He Who Must Be Named: On First Reading Philosopher’s Stone at Age 29

To name something is an act of love. Not to name is an act of fear.

diagon-alley

Unsplash.com | Troy Jarrell

A thing perfectly named brings to life a universe around it. It feels as if it has always existed, and this existence bleeds into the imaginary world that surrounds it, which lends it its credibility in turn. Since we are speaking of exchange, consider Gringotts. Gring has the “ching” of a register, gotts the gruffness of goblins, the hard consonants of each syllable are Gringotts pillars, durable and stable, sounds you can trust. Like all the names in Philosopher’s Stone, Gringotts seems to enjoy itself. How great it is to be called Gringotts, Hufflepuff, Hogwarts, Harry Potter. The sounding of names gives pleasure. Was that not their original purpose? To name something is an act of love (not to name is an act of fear). I have listened to enough people talk about Harry Potter to know this.  

What is the best instance of naming in the book? For me, it’s the end of the second chapter: wizards across the country (in my mind, the world) clink glasses to celebrate “the boy who lived.” The boy who lived is the boy who survived, who lived through it. But there’s more, since the boy who lived is past tense. He lived, and so, he died; he is, at least, a ghost evoked in times of celebration. And, in a way, we find Harry a ghost in his life, trapped under stairs, haunted by other ghosts. Yet the key to freedom is his name, Potter, and the inheritance which, by claiming his name, he claims for himself (Voldemort, one of his ghosts, runs from his true name; “he who must not be named,” having nothing to claim, leeches, and leeches die with their hosts. He remains a Riddle to the end, despite himself). Some legends say that speaking a spectre’s name abolishes it, sends it to hell. Harry is in hell, and his ticket out comes in the form of a letter bearing his name, Mr. H. Potter, his proof of himself, addressed so for the first time. Against daily acts of hate, this name is his connection to the act of love that saved him. The story of Harry Potter is about learning to live with one’s ghosts, even with the ghost of expectations one inherits. Standing with his parents in the mirror, who are really projections of his mind, their past becomes part of his present. The boy who lived is becoming the boy who lives. Eventually he will not need to see them.

Harry claims his name by turning it into a verb. He and his friends potter around the castle grounds motivated less by ambition than plain curiosity and bigness of heart. Since we discover Hogwarts alongside Harry, Hermoine, and Ron, every detail that is new to them is new to us, becomes our memory, and around these first impressions, as around a name, a world assembles itself. There is nothing for Rowling to do but send them down corridors, into dark rooms, under trap doors, having enlisted us as accomplices in imagining her world, which becomes ours. In the end each character has a test – of fortitude, agility, reason – so why not a test of imagination for us? This test, in truth, begins and ends with two spiralling moments which launch the book into and out of the wizarding world. First, Harry in bed, his “small hand” gripping his Hogwarts letter, his name inscribed atop it, and the sudden litany of everything he will come to know: he is special, he is famous, that as he lies in darkness in a terrible house, wizards raise glasses to his legend and nothing, come morning, will ever be the same (who hasn’t needed to believe something similar, late at night, as firmly as Harry grips that letter?). And the last long paragraph of the book, when, as by magic, the wardrobes are empty, the suitcases are packed, and Neville’s toad is found; everything, as before, happening on its own, this time too soon. Suddenly Hogwarts is gone.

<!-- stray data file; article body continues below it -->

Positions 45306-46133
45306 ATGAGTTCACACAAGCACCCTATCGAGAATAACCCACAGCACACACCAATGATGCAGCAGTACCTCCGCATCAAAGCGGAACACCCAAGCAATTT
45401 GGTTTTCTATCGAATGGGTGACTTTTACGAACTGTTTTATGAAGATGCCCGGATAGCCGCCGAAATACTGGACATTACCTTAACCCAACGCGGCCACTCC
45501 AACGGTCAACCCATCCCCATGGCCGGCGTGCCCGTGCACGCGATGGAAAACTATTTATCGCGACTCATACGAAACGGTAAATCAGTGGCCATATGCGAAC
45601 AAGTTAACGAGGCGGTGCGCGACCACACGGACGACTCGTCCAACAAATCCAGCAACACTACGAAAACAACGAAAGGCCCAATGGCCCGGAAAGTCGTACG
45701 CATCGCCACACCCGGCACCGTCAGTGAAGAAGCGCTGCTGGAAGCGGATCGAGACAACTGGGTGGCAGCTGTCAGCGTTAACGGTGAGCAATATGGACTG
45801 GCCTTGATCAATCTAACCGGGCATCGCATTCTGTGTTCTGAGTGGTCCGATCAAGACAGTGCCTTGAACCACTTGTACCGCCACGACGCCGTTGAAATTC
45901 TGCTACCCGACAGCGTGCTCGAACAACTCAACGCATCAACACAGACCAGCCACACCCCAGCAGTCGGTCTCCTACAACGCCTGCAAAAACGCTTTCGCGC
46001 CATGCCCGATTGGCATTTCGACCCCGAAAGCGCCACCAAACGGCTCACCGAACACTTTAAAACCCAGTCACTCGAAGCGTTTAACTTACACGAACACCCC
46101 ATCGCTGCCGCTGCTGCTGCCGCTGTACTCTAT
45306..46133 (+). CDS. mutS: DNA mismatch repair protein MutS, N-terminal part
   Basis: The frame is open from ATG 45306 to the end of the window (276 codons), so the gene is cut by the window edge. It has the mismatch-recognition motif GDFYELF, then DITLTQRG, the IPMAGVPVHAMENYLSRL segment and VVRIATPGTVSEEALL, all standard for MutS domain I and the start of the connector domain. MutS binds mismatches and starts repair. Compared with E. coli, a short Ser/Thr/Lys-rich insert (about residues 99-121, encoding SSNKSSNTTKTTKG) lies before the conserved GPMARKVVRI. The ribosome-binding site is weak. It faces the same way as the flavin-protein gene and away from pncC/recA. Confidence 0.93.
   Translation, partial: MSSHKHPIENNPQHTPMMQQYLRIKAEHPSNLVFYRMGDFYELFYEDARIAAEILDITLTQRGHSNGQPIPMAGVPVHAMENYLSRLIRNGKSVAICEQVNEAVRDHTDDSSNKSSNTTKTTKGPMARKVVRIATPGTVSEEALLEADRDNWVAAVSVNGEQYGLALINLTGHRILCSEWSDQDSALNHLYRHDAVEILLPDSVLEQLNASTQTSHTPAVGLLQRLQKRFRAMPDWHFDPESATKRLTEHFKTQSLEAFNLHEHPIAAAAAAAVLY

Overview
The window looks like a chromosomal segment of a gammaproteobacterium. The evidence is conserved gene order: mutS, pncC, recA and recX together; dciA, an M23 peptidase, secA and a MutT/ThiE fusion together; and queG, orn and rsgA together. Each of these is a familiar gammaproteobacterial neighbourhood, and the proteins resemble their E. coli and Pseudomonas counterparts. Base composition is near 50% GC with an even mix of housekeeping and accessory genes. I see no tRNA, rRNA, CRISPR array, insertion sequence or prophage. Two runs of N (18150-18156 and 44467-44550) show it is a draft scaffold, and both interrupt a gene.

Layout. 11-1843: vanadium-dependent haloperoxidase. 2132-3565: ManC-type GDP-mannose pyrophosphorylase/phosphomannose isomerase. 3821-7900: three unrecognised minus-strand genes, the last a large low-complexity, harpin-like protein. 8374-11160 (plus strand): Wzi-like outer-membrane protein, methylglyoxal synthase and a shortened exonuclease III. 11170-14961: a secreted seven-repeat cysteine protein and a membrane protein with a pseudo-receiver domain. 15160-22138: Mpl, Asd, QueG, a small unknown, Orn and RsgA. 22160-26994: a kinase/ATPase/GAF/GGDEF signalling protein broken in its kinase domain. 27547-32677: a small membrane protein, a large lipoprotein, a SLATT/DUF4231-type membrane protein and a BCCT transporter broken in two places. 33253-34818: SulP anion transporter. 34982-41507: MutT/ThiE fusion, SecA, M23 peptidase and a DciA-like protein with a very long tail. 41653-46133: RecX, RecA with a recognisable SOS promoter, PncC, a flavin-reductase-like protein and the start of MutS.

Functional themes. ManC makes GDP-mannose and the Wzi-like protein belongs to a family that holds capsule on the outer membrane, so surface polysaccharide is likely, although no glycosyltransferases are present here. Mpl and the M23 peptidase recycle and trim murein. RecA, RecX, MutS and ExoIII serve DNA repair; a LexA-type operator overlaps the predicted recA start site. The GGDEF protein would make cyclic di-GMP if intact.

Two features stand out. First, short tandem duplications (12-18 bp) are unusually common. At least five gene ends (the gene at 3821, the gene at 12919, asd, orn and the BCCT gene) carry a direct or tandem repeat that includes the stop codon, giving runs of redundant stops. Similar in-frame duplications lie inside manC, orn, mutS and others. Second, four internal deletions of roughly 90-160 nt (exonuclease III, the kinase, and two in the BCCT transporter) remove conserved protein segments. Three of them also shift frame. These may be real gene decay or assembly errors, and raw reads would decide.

You always leave a place you love in a hurry, being unready to leave. I suppose that’s why it affects me: I only ever loved my family that much (“‘You must be Harry’s family!’ said Mrs. Weasley. ‘In a manner of speaking,’ said Uncle Vernon.”). What Hogwarts was for Harry, in that moment of misnaming, Harry Potter was for me.

And that’s just book one.  

About Marty Stu (3 Articles)
Marty Stu lives a dangerous lifestyle and is desired by all women. He is also a multi-user pseudonym for writers who wish to publish anonymously for FAN/FIC Magazine.

2 Comments on He Who Must Be Named: On First Reading Philosopher’s Stone at Age 29

  1. This was wonderfully written! I agree that the naming in Harry Potter was well chosen. I’m sure you’ll enjoy the rest of the books!

    • FAN/FIC Magazine // November 13, 2016 at 4:11 pm // Reply

      I’ve been not-so-subtly pushing this particular writer to read the Harry Potter series for quite some time now. Those books are everything to me, so I just can’t imagine that someone I know hasn’t read them. I agree, it was a lovely, well-written article. Hopefully he’ll write another soon. Thank you so much for reading and commenting!

Leave a Reply

Fill in your details below or click an icon to log in:

WordPress.com Logo

You are commenting using your WordPress.com account. Log Out / Change )

Twitter picture

You are commenting using your Twitter account. Log Out / Change )

Facebook photo

You are commenting using your Facebook account. Log Out / Change )

Google+ photo

You are commenting using your Google+ account. Log Out / Change )

Connecting to %s

%d bloggers like this: